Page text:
Have you ever had a child that was just a puzzle?
You’ve tried to make sense of his behavior.
You have worried.
You have stressed.
You have been frustrated.
You have had him tested.
You have pondered.
I have a child like this.
Ty is my third child, and is now 7 years old. When he was born, he was super quiet–like I forgot he was even there with my other two little ones literally screaming for attention. As soon as he could walk, he would run back and forth in a straight line. He attended a special preschool for speech delay (as have most of my kids–I’m told it’s genetic). During that time, he would fight us to wear long pants, long sleeves, or a jacket (which is bad when it’s below freezing with 6 inches of snow on the ground and still falling). We deduced that he had Sensory Processing Disorder.
I read a book about it.
Frankly, I think we are all somewhere on that spectrum.
Then, he stopped having break downs when he had to wear pants or jackets (and then actually did the opposite–he wore his jacket the whole summer), and moved on to more obsessive behaviors. He had to hug and kiss his dad when he left for work, not out of love necessarily, but out of routine. In fact, after this routine was performed, if my husband came back in for something then we had to have a repeat hug and kiss. Ty had to have his toys a certain way, always had to sit at the same spot at the table, always had to be first. He even deemed that the head of the table–my husband’s place–was 1st, or winning, so he HAD to sit there.
We ran several tests on him–a Behavioral Assessment, BASC. The form that we filled out showed several spikes; the teachers found him to be normal. We talked to the school psychologist and he said it was anxiety and depression and basically you couldn’t do anything until about 3rd grade when you could medicate him. No. Not an option we wanted to pursue.
I left feeling very hopeless.
I had been dwelling on this for some time, when I ran into his teacher. She shared some information with me that left me more hopeful and that matched with what I had started thinking. We continued onward and ended up also doing a test for Asperger’s, which again was inconclusive.
You have to understand, even as he has become older, he throws a tantrum whenever and wherever, if things are not going his way. Even at school or in a parking lot. It’s unsafe. I don’t believe it’s our parenting, since out of 6 kids, he’s the only one to act in such a manner. Often, when you’re talking to him, he stares blankly at you. We have to make him repeat what he’s been told and then he might understand what he’s supposed to do. He has many quirky behaviors that I have yet to understand such as eating cereal dry–no milk. It looks painful. Or, he has no concern to dress like the other kids do at school, which is fine, but I fear that he may become a victim of teasing or bullying at some point.
Recently, we had a MAJOR breakthrough/insight. At our elementary school, the students get ‘take-home’ books that are assigned based on their reading level. I was encouraging him (okay, forcing him) to read his book when he declared, “I don’t like made-up stories!” I asked him what he likes to read. “I just like real life stories.” Later, while talking to my husband about this, my son added, “I just like learning.”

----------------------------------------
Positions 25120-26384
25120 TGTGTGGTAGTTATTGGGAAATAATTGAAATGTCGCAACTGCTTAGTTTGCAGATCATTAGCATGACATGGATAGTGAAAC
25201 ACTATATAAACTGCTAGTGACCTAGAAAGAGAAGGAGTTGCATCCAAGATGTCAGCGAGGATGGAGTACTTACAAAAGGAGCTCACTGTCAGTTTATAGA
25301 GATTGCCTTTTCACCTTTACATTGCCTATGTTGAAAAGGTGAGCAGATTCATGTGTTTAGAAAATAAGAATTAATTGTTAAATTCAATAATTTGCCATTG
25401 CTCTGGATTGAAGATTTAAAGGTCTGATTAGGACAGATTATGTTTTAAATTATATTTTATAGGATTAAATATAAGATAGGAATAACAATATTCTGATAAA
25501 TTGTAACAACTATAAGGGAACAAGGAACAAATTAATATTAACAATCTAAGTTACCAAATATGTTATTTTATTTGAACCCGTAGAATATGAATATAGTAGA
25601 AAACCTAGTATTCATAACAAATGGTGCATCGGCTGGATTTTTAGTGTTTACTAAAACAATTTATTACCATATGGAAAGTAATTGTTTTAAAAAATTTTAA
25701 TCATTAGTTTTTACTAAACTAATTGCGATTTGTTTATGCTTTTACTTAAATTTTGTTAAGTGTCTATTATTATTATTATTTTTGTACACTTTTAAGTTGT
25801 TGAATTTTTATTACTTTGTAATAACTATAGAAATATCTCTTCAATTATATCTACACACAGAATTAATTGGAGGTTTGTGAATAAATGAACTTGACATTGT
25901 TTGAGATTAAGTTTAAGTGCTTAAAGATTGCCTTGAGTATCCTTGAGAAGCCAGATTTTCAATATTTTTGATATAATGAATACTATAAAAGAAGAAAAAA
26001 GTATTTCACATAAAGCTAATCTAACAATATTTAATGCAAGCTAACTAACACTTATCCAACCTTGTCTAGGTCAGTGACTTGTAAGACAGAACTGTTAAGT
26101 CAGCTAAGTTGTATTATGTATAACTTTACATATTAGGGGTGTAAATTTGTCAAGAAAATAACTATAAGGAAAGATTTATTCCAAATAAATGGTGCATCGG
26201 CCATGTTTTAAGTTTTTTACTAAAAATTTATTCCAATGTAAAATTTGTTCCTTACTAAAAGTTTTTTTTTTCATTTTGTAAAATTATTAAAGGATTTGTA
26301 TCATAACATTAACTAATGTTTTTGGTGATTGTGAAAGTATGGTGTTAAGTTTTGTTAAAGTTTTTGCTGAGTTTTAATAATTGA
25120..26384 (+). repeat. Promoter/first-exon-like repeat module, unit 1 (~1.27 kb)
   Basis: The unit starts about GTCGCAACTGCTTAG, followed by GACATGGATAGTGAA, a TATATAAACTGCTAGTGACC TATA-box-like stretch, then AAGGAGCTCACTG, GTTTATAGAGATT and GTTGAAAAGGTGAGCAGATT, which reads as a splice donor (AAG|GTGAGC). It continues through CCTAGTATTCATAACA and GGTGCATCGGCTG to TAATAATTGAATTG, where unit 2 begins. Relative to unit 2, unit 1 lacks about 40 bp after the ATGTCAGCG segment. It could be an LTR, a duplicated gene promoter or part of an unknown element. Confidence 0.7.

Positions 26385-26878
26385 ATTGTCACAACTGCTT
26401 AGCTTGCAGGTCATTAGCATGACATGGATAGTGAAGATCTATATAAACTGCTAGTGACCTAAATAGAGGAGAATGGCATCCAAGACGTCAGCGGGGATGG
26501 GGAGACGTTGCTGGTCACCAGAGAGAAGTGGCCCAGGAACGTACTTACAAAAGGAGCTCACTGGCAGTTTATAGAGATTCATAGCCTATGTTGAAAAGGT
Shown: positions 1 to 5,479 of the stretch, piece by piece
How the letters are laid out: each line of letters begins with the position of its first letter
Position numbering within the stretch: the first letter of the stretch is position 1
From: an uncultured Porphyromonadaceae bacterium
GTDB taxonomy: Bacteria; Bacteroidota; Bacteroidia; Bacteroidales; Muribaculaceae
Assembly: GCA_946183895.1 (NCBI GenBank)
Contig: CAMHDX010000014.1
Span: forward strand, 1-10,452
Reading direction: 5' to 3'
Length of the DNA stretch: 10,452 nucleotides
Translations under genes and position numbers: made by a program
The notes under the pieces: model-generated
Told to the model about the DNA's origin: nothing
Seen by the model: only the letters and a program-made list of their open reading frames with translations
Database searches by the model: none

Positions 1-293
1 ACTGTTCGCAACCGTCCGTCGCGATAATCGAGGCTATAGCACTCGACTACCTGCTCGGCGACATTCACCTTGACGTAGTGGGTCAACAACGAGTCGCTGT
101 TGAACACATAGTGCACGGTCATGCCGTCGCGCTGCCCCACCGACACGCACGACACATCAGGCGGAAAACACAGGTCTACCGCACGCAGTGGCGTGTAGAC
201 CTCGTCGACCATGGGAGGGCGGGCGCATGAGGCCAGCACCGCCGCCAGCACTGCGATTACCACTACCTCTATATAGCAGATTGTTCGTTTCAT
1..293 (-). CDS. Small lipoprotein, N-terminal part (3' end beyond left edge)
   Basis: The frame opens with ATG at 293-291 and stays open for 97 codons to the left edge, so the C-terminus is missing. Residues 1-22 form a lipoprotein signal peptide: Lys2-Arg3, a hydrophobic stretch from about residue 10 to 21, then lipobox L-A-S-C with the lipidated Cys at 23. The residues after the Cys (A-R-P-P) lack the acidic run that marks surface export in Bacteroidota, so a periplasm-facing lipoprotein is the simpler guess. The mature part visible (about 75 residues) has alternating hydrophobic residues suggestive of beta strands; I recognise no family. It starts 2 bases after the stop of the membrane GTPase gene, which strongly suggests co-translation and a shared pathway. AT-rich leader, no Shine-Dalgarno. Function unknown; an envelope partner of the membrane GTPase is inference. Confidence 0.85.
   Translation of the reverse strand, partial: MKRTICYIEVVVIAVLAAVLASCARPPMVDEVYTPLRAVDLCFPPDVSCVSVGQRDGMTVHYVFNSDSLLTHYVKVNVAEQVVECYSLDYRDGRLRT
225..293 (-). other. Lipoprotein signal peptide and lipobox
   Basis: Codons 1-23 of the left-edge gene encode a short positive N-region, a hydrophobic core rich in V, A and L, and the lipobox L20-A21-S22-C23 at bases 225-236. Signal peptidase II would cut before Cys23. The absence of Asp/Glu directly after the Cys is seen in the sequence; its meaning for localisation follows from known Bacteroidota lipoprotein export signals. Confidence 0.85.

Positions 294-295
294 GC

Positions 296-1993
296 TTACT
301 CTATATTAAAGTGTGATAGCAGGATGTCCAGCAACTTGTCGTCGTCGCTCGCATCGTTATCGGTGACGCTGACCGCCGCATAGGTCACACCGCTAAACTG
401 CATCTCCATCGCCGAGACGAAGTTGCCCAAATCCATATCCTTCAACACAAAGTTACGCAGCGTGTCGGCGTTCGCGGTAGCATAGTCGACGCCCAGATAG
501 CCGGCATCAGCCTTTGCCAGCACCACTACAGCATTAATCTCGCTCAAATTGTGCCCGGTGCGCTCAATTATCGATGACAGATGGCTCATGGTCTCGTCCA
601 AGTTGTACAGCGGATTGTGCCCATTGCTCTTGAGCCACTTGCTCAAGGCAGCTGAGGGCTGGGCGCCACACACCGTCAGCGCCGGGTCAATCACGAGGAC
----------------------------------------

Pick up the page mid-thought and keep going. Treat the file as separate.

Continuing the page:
What 7 year old kid would rather read non-fiction and can tell you that he likes learning? The whole thing floored me, but I knew it was an answer to all of my thoughts and ponderings.
A major missing piece to the puzzle.
Many things about him FINALLY made sense. I have noticed that he seems perhaps academically above grade level, and thus, possibly why he is lacking socially. Here’s a little illustration of how he thinks from some homework he had last week:
Seriously, what’s not to love about this kid?
I am still working on figuring out how to be the best parent for him and each of my kids, but I know that through patience, perseverance and love for my children, I can know how to best take care of their needs.
The answers may not come all at once, or for many years. Each child is like a puzzle that comes together piece by piece. Some may be simpler with fewer pieces, some may take more time to figure out. You might need help putting it all together, but, in time, the puzzle will be complete. Don’t give up. Have patience. Keep trying and striving for answers. It will be worth it. Your child is worth it.
There is a program called brain balance that would work wonders for your child
Wendy Jessen says
Thanks, Lisa! I’ll check it out.
I have been doing a special music program with him that seems to help balance him out, as well as supplementation–which I can tell helps, because when I slack off, he gets worse. I have an update to this post here: http://mormonmomofsix.blogspot.com/2012/12/part-ii-piece-of-puzzle.html
You are loving him, and that is the best we can do as parents of “different” children. Have you considered maybe have him tested for giftedness? Gifted children can often act out through boredom, and often have similar issues as you have described. I get really frustrated because while we have a much better understanding of learning disabilities and have some resources, gifted children often fall through the cracks. There is plenty on the internet about gifted children and the signs you might notice.
Wendy Jessen says
I’ll check into that–thank you! We did end up doing some more testing and then tested his IQ–which is high in several areas (which I detailed a bit more in the blog post I listed in the other comment above). Would IQ indicate gifted?
That is only part of the test, but yes, that is an indication. These are some of the resourses that helped me.